There have been many articles claiming that President Obama and Hillary Clinton are responsible for the rise of ISIS. As a former US Army intelligence officer who was on the ground in Iraq for much of the period between 2003-2008, I have first hand knowledge of how ISIS came to be.
In the summer and fall of 2005, I was the chief intelligence trainer for the Iraqi 6th Army Division in Baghdad. Without exception, the officer corps of the 6th Division headquarters were Sunni Muslims from Al Anbar Province, with many of them coming from the violently contested city of Ramadi.
My days were mostly spent in the division’s operation center, trying teaching the Iraqi Army staff the techniques, tactics and procedures (TTPs) in conducting intelligence collection and analysis. After a few weeks of this, I really didn’t think we were making any progress or making any kind of impression on the Iraqis. All that changed one morning.
I was in the headquarters when I was approached by an Iraqi lieutenant colonel and captain. Very quietly, the colonel leaned into me and whispered “we want to talk to you.” Normally, this officer is very loud and gregarious. He would even routinely attempt to hold my hand as we walked around the building – a sign of friendship and respect in their culture and meant nothing romantic. I knew something was different.
I just nodded and followed them out the back door of the concrete building and onto the back patio. We found a spot on the flat railing shaded by the sparse palm trees where we could talk in private. The Iraqi captain then took over the conversation, as he was better with English than his superior officer.
“There are five insurgent groups in Ramadi” he started. “Four of them are Iraqi.” He was counting on his fingers as he spoke. “These four groups are ready to talk to the Americans.” He spoke slowly, tentatively as though he wanted to be sure both that I understood him and that no one else could hear him. “But, the Americans have to help us get rid of the last group” he vigorously shook his remaining finger with his opposite hand as if the finger represented something reprehensible.
“This group” he said, still holding his right pinky with his left hand, “is Taheed al Jihad.” I had heard of them. The Americans called them Al Qaida in Iraq. Made up mostly of foreign fighters, these people were not discriminating in who they killed. They would kill Iraqis just as quickly as they would attack the Americans. The captain confirmed this.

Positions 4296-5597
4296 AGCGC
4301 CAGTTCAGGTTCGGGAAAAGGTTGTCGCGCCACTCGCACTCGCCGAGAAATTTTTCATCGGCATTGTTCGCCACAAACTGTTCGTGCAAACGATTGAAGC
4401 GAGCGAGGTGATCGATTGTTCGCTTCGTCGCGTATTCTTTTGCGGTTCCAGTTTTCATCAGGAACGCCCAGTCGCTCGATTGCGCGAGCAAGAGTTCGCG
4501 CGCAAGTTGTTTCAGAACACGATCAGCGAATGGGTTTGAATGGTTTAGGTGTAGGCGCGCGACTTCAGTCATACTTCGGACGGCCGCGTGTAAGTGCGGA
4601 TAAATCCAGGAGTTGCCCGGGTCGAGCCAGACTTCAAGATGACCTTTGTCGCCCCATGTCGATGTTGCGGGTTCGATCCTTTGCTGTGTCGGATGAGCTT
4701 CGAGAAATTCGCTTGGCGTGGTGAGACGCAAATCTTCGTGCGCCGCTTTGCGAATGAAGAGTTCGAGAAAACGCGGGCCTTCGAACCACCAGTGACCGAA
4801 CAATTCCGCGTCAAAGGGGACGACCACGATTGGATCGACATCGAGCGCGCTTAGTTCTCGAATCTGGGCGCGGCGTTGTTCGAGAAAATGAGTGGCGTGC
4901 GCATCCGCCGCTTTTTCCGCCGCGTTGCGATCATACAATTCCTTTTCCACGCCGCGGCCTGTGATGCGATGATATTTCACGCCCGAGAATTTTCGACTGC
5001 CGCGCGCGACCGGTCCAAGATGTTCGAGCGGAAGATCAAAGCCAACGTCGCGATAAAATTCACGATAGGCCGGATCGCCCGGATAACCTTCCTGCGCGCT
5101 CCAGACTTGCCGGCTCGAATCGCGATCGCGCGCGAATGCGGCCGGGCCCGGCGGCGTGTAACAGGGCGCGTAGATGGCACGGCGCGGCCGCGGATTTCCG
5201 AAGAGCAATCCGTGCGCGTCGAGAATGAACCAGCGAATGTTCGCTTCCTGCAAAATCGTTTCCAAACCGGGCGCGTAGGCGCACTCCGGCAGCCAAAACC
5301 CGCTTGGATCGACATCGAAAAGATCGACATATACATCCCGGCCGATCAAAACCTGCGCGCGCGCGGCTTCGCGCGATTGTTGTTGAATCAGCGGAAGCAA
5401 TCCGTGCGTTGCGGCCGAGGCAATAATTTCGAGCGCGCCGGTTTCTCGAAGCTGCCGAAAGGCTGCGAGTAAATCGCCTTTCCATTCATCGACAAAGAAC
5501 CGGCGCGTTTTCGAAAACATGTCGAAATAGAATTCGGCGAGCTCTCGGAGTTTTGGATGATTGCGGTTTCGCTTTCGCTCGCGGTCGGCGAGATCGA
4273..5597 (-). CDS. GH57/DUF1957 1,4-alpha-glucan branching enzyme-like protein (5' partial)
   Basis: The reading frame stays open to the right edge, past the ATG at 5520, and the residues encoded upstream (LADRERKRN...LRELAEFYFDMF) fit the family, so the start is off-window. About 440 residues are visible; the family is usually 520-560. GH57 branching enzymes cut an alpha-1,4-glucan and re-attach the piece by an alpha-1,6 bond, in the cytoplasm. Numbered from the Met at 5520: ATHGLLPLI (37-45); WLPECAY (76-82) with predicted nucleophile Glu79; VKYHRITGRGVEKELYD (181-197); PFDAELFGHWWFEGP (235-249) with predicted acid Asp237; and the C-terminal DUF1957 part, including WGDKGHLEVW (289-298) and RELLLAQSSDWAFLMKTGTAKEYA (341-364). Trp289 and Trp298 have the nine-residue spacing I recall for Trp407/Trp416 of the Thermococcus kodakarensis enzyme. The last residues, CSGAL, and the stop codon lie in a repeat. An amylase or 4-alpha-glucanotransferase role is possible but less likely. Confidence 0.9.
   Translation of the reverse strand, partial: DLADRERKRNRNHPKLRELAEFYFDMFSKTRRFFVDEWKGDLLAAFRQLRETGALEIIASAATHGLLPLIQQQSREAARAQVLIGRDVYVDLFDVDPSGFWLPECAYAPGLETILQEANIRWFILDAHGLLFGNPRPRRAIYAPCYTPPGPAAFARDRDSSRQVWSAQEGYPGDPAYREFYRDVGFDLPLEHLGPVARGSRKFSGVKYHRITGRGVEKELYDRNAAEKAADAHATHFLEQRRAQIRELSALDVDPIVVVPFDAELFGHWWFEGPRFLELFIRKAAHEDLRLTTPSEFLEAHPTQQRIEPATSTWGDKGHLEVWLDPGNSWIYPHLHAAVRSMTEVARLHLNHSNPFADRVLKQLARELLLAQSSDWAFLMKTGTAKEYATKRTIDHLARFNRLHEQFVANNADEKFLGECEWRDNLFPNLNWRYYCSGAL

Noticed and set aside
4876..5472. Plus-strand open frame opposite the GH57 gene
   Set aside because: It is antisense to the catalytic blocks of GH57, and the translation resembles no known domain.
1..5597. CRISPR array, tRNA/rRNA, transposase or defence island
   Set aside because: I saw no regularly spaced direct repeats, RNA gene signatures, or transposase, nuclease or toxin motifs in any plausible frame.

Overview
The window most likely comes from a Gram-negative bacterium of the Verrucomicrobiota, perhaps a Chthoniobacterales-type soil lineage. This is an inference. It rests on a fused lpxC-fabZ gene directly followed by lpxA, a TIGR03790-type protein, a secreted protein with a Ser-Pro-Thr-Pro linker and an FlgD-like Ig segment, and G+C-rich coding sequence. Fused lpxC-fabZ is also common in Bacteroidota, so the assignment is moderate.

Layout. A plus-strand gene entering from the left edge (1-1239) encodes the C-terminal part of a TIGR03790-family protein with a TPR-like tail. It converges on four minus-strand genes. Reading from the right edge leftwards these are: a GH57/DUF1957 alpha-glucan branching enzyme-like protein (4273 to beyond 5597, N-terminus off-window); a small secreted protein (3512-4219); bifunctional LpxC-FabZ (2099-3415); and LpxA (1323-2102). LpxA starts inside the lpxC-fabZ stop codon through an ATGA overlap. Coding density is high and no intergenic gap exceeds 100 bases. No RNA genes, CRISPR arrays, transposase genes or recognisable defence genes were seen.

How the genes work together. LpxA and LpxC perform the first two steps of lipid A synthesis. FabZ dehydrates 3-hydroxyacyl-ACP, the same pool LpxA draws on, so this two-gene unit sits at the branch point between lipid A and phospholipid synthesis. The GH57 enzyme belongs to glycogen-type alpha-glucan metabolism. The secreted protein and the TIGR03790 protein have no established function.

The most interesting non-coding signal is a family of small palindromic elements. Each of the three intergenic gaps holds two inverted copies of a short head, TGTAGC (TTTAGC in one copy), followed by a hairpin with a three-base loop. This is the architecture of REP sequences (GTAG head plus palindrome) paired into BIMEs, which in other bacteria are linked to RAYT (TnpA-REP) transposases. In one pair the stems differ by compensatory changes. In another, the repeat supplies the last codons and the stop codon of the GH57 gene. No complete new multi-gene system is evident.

Al Qaida in Iraq was led by a murdering jihadist, Abu Musab al-Zarqawi who was, after we caught Saddam Hussein, always the #1 on our top ten most wanted posters we hung in the headquarters. Zarqawi was attempting to set up a caliphate in Iraq as early as 2004. He focused his reign of terror in the cities of Fallujah and Ramadi in Al Anbar from the beginning.
“Taheed al Jihad kill too many people, too many Iraqis.” The colonel was nodding in agreement by his side. “They’re bad. They’re bad for Iraq. They’re bad for America.” Then, after a short pause the captain added, “they’re bad for business.”
The Iraqis were ready to lay down their arms and get down to the business of rebuilding their province. Doing that meant the spigots of American cash would open up. The money wouldn’t flow until the fighting stopped. The fighting wouldn’t stop until they could get rid of Al Qaida. The Iraqis needed American firepower to do that. They were ready to cooperate. “Why are you telling me all this?” I asked. “Because we trust you” the colonel answered.
I was the first American the Sunni tribes in Al Anbar Province approached about cooperating with the American forces to oust Al Qaida. They were done with the killing. They were done with their families living in constant fear of Taheed al Jihad kicking in their front doors and being dragged out into the streets to be shot. They were done. They also knew that peace meant getting paid. The tribal sheiks stood to make millions $$ in reconstruction contracts. Billions of American dollars were flowing into Iraq every month and they were being left out. The Iraqis were done with that too.
Fast forward two years. In 2007 I was a battalion executive officer in 1st Brigade, 3rd Infantry Division in, of all places, Ramadi. I was also serving as the Camp Manager of Camp Ramadi, a sprawling Forward Operating Base (FOB) of Army soldiers, Marines and special operations forces that served as the hub of combat operations in Al Anbar.
The 1st Armored Division, who we replaced in January 2007, fought a very tough fight to secure Ramadi from the Al Qaida and the insurgents. But they did secure the city. My brigade, under the very smart and competent warrior, Colonel John Charlton, was able to keep the city relatively peaceful and push the fight out into the hinterlands of Al Anbar Province.